Monday, October 25, 2010

Rip Hopkins - Another Country

Rip Hopkins - Photography : Another Country

Expat interiors. Constant quest for something better.

Left Behind - Slide Show -

Left Behind - Slide Show -

Since desire for the right home (expat quest) in these tough economic times translates to the desire for any home at all, my research in foreclosed homes continues. Excellent related article about the US Housing crisis:

Image above by Ellen Brownlee

BLDGBLOG: The Migration of Mel and Judith

BLDGBLOG: The Migration of Mel and Judith

Looks my tangled home fragments in a lamp. Brilliant.

Excerpt from Always a good read:

Like the spaceships in Stanley Kubrick's film 2001, the walls of their representational frame simply turn and turn, bringing us over and over again back through the same space, as if unwilling to let go of what's come before...retired into this deliberately over-nostalgic world of their own making, constantly cycling back in memory through their shared past. They have built a frame to fit themselves within, as if to give their lives narrative completion.

Sometimes nest-building feels like this. It's fascinating to me when expats do this, even in temporary homes as Bachelard described the home—the I that separates from the non-I.

For this reason, I'm currently collecting photos of expat domestic spaces. If you have a moment, please email a photo of any part of your home overseas, particularly an interior room, to Thanks!

Sunday, October 24, 2010

Exhibition Next Month at CSU


For more information, contact:
Joelle Dietrick
Reichenberger Straße 149
10999 Berlin
home: +49(30) 70221305
cell: +49 (174) 6481271
skype: jdietrick


Curfman Gallery, Colorado State University

Fine Arts, F101, Colorado State University

The Curfman Gallery at Colorado State University is pleased to present The Sherwin Series, an exhibition of recent work by JOELLE DIETRICK, on view from November 11 through December 13, 2010. A lecture about the work will be given by University of Colorado, Boulder Film Professor Melinda Barlow on November 10 at 5:30p at in Fine Arts, F101. An opening reception will be held in the Curfman Gallery on Thursday, November 11th, from 4:00 to 6:00 p.m.


The Sherwin Series is a group of paintings, prints and animations that remix foreclosed homes and Sherwin-Williams 2007 Color Forecast paints. Sherwin-Williams chose the colors during the height of the housing bubble before the foreclosure epidemic began. Dietrick developed the series of paintings in 2010 with the end of the housing crisis not in sight.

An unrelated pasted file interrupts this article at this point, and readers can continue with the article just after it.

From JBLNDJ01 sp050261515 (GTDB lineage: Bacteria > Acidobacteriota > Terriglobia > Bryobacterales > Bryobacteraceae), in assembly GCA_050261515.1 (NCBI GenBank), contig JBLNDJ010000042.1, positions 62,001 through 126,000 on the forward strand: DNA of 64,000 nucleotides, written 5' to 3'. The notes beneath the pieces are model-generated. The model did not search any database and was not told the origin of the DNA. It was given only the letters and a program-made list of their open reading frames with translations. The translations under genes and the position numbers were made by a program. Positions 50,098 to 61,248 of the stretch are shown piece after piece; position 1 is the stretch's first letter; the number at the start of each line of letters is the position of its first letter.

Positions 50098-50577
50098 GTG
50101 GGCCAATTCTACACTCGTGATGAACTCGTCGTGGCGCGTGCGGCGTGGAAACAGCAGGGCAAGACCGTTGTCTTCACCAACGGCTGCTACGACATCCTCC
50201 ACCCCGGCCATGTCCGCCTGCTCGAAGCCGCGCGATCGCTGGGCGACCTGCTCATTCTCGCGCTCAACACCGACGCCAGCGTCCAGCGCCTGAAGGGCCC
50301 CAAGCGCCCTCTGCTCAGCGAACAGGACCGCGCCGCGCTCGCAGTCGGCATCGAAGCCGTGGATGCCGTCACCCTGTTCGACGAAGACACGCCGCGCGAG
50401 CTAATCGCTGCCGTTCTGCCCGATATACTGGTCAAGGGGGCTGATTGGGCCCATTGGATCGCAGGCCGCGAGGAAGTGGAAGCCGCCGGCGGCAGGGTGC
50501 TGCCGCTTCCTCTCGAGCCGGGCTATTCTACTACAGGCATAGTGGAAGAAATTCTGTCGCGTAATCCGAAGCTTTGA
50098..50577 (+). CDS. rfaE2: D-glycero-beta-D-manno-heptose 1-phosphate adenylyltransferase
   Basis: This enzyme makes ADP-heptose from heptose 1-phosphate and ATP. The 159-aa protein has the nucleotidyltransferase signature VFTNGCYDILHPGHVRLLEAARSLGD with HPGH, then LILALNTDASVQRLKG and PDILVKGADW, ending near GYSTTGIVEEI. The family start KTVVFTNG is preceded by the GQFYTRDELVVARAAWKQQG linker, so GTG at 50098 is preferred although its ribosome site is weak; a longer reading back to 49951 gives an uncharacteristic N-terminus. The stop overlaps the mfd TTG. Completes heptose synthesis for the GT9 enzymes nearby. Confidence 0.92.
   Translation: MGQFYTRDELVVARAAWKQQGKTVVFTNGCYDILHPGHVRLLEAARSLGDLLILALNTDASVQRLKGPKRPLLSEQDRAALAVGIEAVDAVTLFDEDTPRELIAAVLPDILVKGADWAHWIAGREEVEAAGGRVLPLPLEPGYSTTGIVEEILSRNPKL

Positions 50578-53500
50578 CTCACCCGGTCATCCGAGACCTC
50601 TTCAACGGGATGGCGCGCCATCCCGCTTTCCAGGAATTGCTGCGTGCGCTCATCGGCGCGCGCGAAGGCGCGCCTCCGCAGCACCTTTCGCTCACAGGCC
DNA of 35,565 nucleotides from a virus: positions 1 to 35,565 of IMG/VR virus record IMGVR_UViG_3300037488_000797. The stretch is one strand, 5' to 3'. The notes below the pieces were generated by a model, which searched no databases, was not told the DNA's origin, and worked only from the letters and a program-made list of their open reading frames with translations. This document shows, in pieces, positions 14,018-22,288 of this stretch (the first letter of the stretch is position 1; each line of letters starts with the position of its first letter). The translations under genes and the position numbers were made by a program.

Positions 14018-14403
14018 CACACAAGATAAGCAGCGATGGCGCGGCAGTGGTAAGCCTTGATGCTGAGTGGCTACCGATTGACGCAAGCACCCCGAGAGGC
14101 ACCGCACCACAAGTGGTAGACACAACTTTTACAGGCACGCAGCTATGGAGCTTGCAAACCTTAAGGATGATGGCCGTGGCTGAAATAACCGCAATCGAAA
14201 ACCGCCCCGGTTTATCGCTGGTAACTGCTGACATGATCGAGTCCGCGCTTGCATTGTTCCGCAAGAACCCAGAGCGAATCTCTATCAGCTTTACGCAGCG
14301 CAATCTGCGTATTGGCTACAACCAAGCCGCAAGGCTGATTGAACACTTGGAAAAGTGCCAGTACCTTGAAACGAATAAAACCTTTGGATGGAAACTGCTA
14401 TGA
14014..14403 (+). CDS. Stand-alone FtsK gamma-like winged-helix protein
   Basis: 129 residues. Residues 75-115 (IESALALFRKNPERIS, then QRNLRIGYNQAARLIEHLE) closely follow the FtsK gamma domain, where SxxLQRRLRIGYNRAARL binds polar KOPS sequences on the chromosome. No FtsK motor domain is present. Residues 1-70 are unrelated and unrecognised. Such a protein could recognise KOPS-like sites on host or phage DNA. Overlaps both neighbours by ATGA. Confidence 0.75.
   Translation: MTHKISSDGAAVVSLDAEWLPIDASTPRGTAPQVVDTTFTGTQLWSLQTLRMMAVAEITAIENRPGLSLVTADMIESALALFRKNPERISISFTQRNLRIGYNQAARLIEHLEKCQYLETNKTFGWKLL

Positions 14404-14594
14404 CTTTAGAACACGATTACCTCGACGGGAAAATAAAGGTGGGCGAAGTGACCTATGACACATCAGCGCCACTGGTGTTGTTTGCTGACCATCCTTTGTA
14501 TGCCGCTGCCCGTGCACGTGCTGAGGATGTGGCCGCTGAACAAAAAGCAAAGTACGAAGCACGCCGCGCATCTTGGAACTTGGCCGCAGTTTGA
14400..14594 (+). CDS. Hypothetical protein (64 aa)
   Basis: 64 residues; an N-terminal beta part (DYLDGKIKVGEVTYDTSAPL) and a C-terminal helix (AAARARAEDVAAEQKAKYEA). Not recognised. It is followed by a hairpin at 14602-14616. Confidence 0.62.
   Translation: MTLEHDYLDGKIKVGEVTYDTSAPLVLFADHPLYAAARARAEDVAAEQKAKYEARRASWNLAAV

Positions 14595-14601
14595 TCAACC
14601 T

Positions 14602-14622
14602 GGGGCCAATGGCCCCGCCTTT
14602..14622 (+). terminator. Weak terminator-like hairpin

Color forecasts have always been inextricably linked to commerce and politics. As Greg Castillo explained in his recent talk at Columbia University’s conference, Architecture and the State: 1940s-1970s, color choices of post-war domestic interior walls and appliances exported overseas to sell the American way of life that were not always well-received. For example, a sunshine yellow kitchen came to embody the clash of civilizations between Soviet consumer austerity and Western consumer excess.

Likewise, Cornell West in the film Examined Life (2008) questions the sustainability of last century’s American prosperity. The subtitle of the series, Rejecting Romanticism, evolved from West’s ideas and foregrounds the psychological impact of a bubble bursting. West suggests that rather than lamenting paradise lost, we “ride the dissonance.” Designed harmonious color palettes filling fragmented structures mirror this updated approach to beauty.

The paintings’ process, acrylic on canvas from computer-generated studies, mimics micro to macroeconomic shifts. The animations behave similarly, using the blur of scraped data from foreclosed home websites to make more memorable visuals resonate. As global trends continue to affect local jobs, contemporary ideas about our relationship to place continue to shift. Reflecting our struggle to maintain identity in the face of tough economic times, the resulting artworks—full of domestic architecture stretching and morphing, adapting to a new era—revisits the American dream to obtain and maintain basic necessities.


From Melinda Barlow’s essay “Embracing Contradiction”

Conceived in Salzburg, created in Florida and Pennsylvania, and animated in Berlin for exhibition in Colorado, the twenty-eight prints and four paintings in The Sherwin Series by Joelle Dietrick attest to an artistic process invigorated by travel, and an abiding concern with the notion of home. Featuring shattered house forms in the harmonious hues of Sherwin- Williams’ 2007 Color Forecast, the roofs, beams, doors, and windows flying skyward in this series evoke a housing market sent into a tailspin by widespread foreclosures, an effect even more striking when the images are set in motion.

Transformed into a restless mass of colored shards held in check by shifting text scrapped from websites listing foreclosed homes by state, and punctuated by the rhythmic scrape of a desktop drive’s degraded media, this “data house cloud,” as Dietrick calls it, is at once a barometer of our current anxiety, and a vision of how to stay afloat.

From Denis Wood’s essay “Balanced Living”